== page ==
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France can avoid return to lockdown and still save Christmas -PM - Metro US

France can avoid return to lockdown and still save Christmas -PM

The coronavirus disease (COVID-19) outbreak in Paris

PARIS (Reuters) -France will close nightclubs ahead of Christmas and tighten social distancing measures in response to the emergent Omicron variant of the coronavirus but there is no need for new lockdowns or curfews, Prime Minister Jean Castex said on Monday.

Castex said a fifth wave of the pandemic was now surging through the country. But he said that with 52 million people now vaccinated – nearly 90% of those eligible – the situation is better than in previous outbreaks and there is no need for drastic measures to save Christmas.

Health Minister Olivier Veran said the combination of vaccination booster shots and more rigorous social distancing would allow France to avoid renewed lockdowns currently being imposed in several European countries.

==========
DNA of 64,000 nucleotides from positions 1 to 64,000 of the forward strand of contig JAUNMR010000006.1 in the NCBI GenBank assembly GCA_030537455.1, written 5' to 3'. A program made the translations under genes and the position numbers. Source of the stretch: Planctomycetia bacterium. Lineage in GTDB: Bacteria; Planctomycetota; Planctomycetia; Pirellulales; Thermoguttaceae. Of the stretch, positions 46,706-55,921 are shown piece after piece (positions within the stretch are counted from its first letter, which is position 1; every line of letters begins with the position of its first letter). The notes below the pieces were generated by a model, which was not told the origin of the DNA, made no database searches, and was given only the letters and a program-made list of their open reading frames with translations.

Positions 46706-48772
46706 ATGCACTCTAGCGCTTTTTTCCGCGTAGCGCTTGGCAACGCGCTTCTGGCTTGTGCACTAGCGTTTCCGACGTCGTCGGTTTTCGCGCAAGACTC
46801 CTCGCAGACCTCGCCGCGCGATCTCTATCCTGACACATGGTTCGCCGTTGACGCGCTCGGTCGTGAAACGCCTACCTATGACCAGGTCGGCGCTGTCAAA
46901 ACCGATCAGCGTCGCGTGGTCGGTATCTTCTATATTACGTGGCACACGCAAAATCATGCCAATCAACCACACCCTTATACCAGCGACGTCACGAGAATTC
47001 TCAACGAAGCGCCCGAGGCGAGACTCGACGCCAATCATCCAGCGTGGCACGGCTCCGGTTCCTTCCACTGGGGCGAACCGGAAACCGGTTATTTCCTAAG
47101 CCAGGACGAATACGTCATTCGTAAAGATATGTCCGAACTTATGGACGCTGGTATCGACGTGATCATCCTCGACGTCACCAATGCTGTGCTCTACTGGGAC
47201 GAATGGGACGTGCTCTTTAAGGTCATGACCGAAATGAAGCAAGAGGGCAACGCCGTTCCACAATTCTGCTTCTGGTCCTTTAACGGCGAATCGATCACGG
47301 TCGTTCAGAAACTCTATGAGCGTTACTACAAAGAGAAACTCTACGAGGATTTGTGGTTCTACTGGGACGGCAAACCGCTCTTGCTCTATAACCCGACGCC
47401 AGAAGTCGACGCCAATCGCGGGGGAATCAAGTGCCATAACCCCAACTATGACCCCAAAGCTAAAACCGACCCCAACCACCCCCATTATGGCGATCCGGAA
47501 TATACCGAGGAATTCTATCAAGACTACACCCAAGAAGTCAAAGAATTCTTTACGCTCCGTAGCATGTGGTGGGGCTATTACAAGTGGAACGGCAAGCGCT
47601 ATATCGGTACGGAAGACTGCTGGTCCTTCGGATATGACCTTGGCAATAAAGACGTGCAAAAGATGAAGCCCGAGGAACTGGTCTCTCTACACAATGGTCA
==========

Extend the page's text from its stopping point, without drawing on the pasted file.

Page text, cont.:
“We want to get through this wave of the pandemic without new constraints on the whole of the French population, whether they are vaccinated or not,” he said.

From Friday, nightclubs will be shut for four weeks and the government also called on citizens to voluntarily limit private and professional gatherings, while tightening requirements for mask-wearing in schools.

From Dec. 15 children aged five to 11 who are overweight or who have a serious health condition will be offered access to vaccination. Children over the age of 12 can already be inoculated.

Veran said France would get its first deliveries of Pfizer COVID vaccines for children from Dec. 13 and that he hoped vaccinations would be available to all children from Dec. 20.

There are about six million children aged five to 11 in France, and 350,000 in that age bracket who are overweight or who have serious health conditions.

Veran also said France had identified 25 positive cases of the Omicron variant – 21 imported by people returning from southern Africa and the rest the result of local infection.

He said the infection rate had started to slow down, while remaining high. On Monday, the seven-day moving average of new cases was up by 44% compared to a week earlier, down from week-on-week increases over 80% seen two weeks ago.

(Reporting by Geert De Clercq and Marc AngrandEditing by Mark Heinrich)

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